Dozens of marches against police violence will be held across France on Saturday after French authorities banned commemorative rallies for fear of reigniting the unrest that has swept the country recently.
Seven years after Adama Traoré, a young black man, died in police custody, his sister plans to lead a memorial march in Persins and Beaumont-sur-Oise, north of Paris.
However, tensions remained high after police killed Nahle, 17, of Algerian origin, at a traffic station last week, with a court ruling that the likelihood of public disturbance was too high to allow the march to proceed.
In a video posted on Twitter, Adama’s sister Asa Traore confirmed that “there will be no marches in Beaumont-sur-Oise” in accordance with the court order.
“The government decided to add fuel to the flames” and “disrespected my brother’s death,” she said in the video.
Instead of attending the planned event, she said she would join a rally Saturday afternoon at Place de la République in central Paris to tell “the world that our dead have the right to live even if they die”.
However, this “march for justice” will also be banned, according to Paris police headquarters.
🚨🚨🚨Asa Traore condemns the French government’s ban as insulting and irresponsible. Elle sera at Place de la République in Paris at 15:00.
This is the failure of the democratic world. Personne ne peut nous empêcher d’être libre! 1/2 pic.twitter.com/ybpXoeO5tp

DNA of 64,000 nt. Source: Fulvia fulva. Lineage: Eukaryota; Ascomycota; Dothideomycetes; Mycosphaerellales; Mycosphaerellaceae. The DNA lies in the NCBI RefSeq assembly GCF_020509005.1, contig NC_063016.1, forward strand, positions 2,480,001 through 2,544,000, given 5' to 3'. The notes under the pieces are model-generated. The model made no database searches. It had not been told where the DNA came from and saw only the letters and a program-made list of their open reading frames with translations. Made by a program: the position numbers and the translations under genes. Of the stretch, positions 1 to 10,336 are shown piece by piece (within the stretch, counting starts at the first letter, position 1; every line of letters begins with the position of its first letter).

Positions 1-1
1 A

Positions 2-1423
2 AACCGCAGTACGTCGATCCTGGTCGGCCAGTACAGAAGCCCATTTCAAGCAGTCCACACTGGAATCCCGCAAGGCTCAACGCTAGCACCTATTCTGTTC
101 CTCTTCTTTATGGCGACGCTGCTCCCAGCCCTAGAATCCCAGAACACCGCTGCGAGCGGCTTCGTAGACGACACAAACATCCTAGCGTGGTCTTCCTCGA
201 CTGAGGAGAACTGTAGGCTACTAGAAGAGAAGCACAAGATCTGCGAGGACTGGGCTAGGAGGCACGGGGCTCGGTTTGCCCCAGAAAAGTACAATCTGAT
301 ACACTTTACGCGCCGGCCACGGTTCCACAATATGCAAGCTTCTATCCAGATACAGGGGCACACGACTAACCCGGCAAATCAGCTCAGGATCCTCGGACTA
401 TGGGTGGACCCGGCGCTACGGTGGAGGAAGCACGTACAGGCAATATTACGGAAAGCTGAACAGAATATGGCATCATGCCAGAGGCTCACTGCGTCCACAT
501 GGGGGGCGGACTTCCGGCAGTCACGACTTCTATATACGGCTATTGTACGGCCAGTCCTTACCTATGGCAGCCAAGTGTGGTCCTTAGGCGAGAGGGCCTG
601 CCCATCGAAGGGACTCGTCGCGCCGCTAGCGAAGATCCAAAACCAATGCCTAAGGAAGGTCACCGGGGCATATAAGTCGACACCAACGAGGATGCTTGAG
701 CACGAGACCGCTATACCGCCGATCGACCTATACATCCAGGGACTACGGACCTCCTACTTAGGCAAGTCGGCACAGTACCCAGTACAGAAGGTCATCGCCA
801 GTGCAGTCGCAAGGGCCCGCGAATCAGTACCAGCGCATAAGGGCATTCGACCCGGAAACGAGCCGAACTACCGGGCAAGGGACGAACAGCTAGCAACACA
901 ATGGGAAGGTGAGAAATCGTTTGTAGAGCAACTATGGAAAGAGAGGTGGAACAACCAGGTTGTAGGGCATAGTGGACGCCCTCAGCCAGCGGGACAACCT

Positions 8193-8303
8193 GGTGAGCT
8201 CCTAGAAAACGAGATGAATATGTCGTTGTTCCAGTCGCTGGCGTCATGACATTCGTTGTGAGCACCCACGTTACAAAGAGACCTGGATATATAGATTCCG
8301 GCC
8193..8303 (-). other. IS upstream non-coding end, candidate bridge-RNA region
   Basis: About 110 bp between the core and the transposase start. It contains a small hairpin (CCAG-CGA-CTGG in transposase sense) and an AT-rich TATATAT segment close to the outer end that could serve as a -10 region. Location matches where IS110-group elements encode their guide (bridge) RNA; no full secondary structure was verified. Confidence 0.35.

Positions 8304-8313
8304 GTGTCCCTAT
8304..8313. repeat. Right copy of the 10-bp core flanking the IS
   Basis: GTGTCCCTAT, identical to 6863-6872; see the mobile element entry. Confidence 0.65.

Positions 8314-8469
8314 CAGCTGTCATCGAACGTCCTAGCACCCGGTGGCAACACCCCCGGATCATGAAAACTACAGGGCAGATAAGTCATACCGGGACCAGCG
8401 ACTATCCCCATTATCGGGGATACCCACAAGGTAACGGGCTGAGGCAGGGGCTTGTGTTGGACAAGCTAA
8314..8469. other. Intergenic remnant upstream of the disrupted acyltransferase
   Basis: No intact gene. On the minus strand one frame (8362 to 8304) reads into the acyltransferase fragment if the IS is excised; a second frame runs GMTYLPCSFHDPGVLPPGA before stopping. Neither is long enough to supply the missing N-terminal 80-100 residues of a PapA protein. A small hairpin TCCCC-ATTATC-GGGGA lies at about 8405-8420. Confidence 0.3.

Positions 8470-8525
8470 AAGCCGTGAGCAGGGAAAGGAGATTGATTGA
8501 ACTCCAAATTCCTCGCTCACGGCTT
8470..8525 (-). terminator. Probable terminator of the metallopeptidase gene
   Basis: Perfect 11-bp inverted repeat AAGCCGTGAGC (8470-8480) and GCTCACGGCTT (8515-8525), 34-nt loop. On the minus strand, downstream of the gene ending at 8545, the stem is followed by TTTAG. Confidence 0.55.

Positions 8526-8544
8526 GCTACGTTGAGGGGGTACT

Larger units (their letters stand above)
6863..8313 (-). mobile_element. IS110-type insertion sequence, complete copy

— La Vérité Pour Adama (@laveritepradama) July 7, 2023
About 30 similar demonstrations against police violence are planned in France this weekend, including in the cities of Lille, Marseille, Nantes and Strasbourg, according to online maps.
sad and angry
Some trade unions, political parties and associations have called on supporters to join this year’s Traore memorial march, as France is alarmed by allegations of institutionalized racism in its police force following the police shooting of Nahel M Traore.
Traore, 24, died shortly after his arrest in 2016, sparking several nights of unrest with results similar to the week-long unrest that erupted across the country after Nahle was shot at point-blank range in traffic. stop.
The teen’s death on June 27 revived long-running allegations of systemic racism in the security forces, with a U.N. committee calling on France to ban racial profiling.
But the far-right party has linked the country’s most violent and widespread unrest since 2005 to mass immigration and called for restrictions on new arrivals.
Activists said Saturday’s “citizens’ march” would be an opportunity for people to express their “sadness and anger” over discriminatory police policies, especially in working-class neighbourhoods.
They urged reforms to the police, including policing strategy and force arming.
Government spokesman Olivier Villan criticized the groups for holding demonstrations “in major cities that have not yet recovered from the riots”.
Since Nahle’s death, more than 3,700 people have been detained by police over protests, including at least 1,160 minors, according to official figures.